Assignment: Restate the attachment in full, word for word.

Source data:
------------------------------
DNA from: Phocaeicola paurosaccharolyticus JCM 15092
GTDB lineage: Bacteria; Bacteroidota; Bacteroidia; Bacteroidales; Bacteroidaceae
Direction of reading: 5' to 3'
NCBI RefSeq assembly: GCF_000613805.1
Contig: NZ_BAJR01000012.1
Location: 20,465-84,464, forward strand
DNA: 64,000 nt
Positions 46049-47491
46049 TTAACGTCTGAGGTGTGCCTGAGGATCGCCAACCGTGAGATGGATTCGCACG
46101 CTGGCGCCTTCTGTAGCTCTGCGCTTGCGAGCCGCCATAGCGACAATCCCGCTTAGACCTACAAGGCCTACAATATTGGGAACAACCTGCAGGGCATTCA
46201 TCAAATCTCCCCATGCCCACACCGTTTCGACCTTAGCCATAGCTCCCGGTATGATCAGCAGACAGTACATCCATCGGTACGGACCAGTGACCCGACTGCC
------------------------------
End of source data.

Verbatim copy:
DNA from: Phocaeicola paurosaccharolyticus JCM 15092
GTDB lineage: Bacteria; Bacteroidota; Bacteroidia; Bacteroidales; Bacteroidaceae
Direction of reading: 5' to 3'
NCBI RefSeq assembly: GCF_000613805.1
Contig: NZ_BAJR01000012.1
Location: 20,465-84,464, forward strand
DNA: 64,000 nt
Positions 46049-47491
46049 TTAACGTCTGAGGTGTGCCTGAGGATCGCCAACCGTGAGATGGATTCGCACG
46101 CTGGCGCCTTCTGTAGCTCTGCGCTTGCGAGCCGCCATAGCGACAATCCCGCTTAGACCTACAAGGCCTACAATATTGGGAACAACCTGCAGGGCATTCA
46201 TCAAATCTCCCCATGCCCACACCGTTTCGACCTTAGCCATAGCTCCCGGTATGATCAGCAGACAGTACATCCATCGGTACGGACCAGTGACCCGACTGCC